Monday, August 20, 2012

13th Sunday after Pentecost; Proper 17; Ordinary 22; 26 August 2012

After our five-week sojourn in the sixth chapter of John’s gospel, we are back with dear Mark and his pell-mell tilt through the life and ministry of Jesus. I love Mark. Everything happens “immediately” and I always feel a little out of breath as I read along.
This week, Jesus is having a bit of a barney with the local religious experts, regarding whether or not his students are observing the traditions with adequate fervor. I have a small tendency toward rubricism myself, and so I can easily identify with the Pharisees on a day when I’m feeling exceptionally honest.

In 2009, Teresa Angle-Young reminded readers of Homily Service that often in our common life the best becomes the enemy of the good; our desire to uphold the traditions and doctrinal standards of our faith interfere with our obligation to welcome the stranger and love our neighbor.
Whom do we include at the table of God? Whom do we exclude? What is the foundation of our faith? What is our motivation behind our rules and traditions? Like the Pharisees, we sometimes make assumptions and judgments based on human precepts, prejudices, and societal norms that undermine our ability and scope simply to love God and each other. It is fear, pride, greed, envy, and ignorance that defile us. Jesus did not condemn the law; rather he reminded us that it is what is in our hearts, or not in our hearts, that can make us unclean before God.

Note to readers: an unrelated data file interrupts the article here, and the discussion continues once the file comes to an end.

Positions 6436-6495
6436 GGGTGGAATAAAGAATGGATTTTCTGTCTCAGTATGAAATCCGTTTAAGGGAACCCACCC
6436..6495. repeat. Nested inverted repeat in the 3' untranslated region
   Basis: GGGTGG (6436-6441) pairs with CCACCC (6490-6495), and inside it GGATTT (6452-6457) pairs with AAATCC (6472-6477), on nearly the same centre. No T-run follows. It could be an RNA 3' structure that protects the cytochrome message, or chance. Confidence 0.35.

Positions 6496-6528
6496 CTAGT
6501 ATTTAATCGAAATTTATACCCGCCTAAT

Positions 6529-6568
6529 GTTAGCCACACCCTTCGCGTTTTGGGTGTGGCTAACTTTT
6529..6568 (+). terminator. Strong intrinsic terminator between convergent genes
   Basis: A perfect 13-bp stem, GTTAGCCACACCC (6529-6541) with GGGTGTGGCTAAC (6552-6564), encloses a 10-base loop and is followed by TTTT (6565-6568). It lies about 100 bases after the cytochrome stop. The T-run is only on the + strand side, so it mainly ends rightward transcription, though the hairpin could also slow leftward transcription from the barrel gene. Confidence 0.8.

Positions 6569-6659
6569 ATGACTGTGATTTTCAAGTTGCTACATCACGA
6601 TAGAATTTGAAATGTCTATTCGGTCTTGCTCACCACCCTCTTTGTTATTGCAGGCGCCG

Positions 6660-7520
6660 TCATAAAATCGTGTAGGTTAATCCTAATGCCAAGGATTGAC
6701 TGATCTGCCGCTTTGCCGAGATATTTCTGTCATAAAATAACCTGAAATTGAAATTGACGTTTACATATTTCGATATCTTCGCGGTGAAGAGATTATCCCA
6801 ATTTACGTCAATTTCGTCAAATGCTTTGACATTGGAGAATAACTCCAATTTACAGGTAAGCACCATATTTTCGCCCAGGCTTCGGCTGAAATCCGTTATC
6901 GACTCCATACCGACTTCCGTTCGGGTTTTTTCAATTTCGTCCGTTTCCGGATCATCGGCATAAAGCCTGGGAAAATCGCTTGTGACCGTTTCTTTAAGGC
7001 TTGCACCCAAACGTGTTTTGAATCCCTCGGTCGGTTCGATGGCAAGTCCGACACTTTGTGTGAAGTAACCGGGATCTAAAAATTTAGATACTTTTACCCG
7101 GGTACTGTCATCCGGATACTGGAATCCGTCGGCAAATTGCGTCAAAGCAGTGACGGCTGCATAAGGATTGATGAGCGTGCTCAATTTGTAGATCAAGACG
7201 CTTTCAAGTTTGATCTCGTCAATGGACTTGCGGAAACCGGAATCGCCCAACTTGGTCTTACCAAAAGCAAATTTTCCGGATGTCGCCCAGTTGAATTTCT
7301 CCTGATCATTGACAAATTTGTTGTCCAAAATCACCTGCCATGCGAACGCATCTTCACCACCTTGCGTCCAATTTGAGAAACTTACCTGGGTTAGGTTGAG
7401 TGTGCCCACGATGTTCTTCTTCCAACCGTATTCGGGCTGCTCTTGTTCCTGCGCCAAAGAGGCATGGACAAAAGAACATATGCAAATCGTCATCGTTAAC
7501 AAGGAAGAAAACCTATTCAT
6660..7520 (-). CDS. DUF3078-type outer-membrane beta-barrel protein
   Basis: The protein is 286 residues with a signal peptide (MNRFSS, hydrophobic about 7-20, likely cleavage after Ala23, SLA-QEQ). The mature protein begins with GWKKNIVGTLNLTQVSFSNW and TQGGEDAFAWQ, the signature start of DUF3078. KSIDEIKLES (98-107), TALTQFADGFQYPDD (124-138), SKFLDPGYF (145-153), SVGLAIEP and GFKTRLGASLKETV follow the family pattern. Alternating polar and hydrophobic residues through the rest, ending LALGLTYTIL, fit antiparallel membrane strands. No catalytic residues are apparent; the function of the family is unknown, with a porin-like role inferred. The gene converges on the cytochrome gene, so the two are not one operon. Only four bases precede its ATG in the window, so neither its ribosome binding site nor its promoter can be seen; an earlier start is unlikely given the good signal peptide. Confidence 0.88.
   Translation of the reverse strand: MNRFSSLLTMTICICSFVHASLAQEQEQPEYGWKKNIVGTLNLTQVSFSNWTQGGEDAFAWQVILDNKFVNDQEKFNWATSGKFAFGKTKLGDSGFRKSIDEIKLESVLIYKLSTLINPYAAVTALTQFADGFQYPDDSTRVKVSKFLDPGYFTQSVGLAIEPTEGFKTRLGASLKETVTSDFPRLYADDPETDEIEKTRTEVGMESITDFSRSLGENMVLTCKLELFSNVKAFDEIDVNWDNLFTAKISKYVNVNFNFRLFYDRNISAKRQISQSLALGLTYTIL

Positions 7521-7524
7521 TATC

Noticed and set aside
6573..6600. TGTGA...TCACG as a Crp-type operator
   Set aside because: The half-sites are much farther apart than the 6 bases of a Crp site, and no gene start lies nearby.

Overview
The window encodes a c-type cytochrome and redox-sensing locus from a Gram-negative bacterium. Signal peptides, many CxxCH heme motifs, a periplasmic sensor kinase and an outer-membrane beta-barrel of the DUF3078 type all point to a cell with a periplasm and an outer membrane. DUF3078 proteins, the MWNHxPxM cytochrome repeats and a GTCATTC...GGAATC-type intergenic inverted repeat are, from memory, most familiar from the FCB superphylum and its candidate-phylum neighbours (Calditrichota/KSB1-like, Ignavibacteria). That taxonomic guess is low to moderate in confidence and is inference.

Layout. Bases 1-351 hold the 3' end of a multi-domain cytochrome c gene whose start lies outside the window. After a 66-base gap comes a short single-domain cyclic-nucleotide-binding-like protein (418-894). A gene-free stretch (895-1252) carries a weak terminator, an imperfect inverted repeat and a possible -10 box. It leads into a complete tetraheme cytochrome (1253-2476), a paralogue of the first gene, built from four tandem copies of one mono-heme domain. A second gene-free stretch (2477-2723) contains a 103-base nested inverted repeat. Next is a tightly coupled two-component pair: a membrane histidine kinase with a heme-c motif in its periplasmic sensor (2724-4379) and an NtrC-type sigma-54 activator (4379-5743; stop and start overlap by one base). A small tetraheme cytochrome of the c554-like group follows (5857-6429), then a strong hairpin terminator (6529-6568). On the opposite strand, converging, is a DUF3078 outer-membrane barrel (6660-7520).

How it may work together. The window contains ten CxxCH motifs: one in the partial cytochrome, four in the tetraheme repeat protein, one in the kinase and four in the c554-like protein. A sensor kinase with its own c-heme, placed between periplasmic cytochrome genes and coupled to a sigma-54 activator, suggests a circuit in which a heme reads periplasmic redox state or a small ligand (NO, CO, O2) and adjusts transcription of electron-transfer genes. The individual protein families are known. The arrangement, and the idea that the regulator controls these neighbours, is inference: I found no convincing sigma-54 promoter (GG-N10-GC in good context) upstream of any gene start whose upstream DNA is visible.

Sometimes in the institutional church, we focus on laws, traditions, and doctrine that are based not on love of God and one another, but on human precepts that in fact drive many away from our doors rather than welcoming them in loving fellowship. Jesus reminds us that our table is open, that the church is not a club. There is no secret handshake. Our doctrinal statements and traditions are certainly based on thousands of years of study by dedicated men and women of God, and yet, they are, when all is said and done, our limited and prejudiced human understandings.
How do you manage the tug-of-war between faithfulness and hospitality?
Teresa Angle-Young. Homily Service 42:3, 154-155.
Teresa Angle-Young is a United Methodist elder, and founding pastor of Sacred Tapestry, a Christian community in Marietta, GA.

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